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Monday, September 1, 2014
Will High Gas Prices Slow Housing Demand From Millennials?
Originally Published on forbes.com on March 7th,2012
Here is another guest post fromTim Smith who writes about echo boomers (also known as Millenials and Gen Y), Americans born from 1980 – 1995. He has previously appeared here with pieces on how business can connect with echo boomers and their attitudes towardhomeownership and education.
As gas prices approach $4 a gallon again, some may wonder if we’ll see another decline in the housing market. The largest future consumers of housing will be Generation Y, a massive generation of 80 plus million members. While Millennials may seem to be the next real estate opportunity, $4 a gallon gasoline will create a major encumbrance for this generation.
As I noted in a previous article on Forbes, regarding Millennial attitudes toward housing, “The lack of assets isn’t the only encumbrance to housing: Echo Boomers value education, people and leisure more than other American generations.” The first major obstacle of housing demand, especially with rising gas prices, from these consumers is their light wallets– a year ago, 90% had fewer than $1500 in wealth. Even with an improvement in employment prospects for Generation Y, they still are seeing shrinking wages. How can a demographic save for a home when they face dismal employment prospects and see their wages shrink? They can’t. Now consider what this same demographic will do if they are seeing a major expense (gasoline) rise?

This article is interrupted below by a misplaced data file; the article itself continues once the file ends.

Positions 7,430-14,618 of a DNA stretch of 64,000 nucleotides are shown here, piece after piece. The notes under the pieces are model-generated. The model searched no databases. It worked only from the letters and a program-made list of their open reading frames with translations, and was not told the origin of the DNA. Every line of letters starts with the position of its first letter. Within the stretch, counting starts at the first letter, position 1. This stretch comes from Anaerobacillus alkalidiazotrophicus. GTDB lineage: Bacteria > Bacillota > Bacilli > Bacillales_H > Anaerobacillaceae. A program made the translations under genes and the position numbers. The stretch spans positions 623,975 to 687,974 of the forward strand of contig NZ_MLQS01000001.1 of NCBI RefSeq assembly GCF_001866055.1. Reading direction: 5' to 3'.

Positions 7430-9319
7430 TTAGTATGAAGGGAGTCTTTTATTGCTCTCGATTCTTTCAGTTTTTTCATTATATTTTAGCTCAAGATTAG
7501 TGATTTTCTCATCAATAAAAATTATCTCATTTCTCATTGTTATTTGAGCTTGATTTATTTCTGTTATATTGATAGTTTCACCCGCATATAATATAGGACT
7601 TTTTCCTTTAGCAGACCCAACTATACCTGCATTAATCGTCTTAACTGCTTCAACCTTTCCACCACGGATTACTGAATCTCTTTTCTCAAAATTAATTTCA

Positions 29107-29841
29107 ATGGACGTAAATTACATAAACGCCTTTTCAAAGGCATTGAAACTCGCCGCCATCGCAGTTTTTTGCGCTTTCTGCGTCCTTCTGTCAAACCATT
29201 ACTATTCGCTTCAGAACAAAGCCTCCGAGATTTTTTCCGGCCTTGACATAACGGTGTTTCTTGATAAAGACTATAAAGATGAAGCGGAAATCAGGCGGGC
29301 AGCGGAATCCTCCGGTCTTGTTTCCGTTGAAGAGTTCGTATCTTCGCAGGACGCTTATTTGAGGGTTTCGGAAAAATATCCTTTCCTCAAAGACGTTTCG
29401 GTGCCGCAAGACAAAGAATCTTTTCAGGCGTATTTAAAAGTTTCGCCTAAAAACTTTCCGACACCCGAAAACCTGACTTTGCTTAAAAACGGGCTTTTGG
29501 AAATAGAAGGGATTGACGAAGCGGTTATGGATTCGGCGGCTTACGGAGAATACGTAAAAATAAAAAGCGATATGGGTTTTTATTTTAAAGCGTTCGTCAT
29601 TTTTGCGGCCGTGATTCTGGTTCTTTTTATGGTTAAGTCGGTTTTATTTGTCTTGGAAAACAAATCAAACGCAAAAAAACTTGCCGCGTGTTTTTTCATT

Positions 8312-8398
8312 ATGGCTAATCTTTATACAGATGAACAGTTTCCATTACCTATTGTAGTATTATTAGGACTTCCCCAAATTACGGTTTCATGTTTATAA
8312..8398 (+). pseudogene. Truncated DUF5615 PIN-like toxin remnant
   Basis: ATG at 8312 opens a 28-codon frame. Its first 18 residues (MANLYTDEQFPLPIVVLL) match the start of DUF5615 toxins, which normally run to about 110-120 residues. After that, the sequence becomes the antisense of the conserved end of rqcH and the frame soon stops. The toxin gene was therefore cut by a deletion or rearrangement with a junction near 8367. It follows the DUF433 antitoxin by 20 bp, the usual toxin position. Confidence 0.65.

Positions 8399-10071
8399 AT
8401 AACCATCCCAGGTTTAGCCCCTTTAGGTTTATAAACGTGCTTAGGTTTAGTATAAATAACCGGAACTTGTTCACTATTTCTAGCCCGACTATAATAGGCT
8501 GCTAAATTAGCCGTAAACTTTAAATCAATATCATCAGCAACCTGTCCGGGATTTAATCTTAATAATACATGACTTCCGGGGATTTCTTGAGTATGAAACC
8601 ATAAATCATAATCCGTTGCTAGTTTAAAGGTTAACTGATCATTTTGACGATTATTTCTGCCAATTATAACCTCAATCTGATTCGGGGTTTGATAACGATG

When people plan to buy a home, many look at their current and future expenses. If a major expense, such as gasoline , is rising, they may delay any big purchase – such as a down payment on a home. Customers, of all ages, did this while I worked for Wells Fargo. They asserted that major expenses were delayed as they saw current expenses rising (psychologists might call this expectations adjustment).
Another obstacle that is growing with high gasoline prices to the housing demand increasing from Millennials is the growing education bubble. As Millennials put more and more money into education, they aren’t experiencing the results in their wallets. Not only are they seeing declining wages (even if they’re educated), but many of them have majorstudent loandebts that cannot be eliminated in bankruptcy. This means that as Millennials see higher gas prices at the pump, they still will be forced to pay off their student loan balances, as that is a fixed expense.
Of course, some of these Millennials may decide to not repay theirstudent loans. But by doing so, they remove themselves from the world of credit – meaning that in terms of buying a home, they’ll have to pay cash.
With the costs of gas and education rising, along with healthcare and shrinking wages, Millennials face a dismal economic outlook. After working with customers of all ages who were planning to buy a home, one correlation was almost always one: people buy homes when they expect their financial future to be brighter. Hopefully, for those in the housing industry, Millennials aren’t depressed about high gas prices.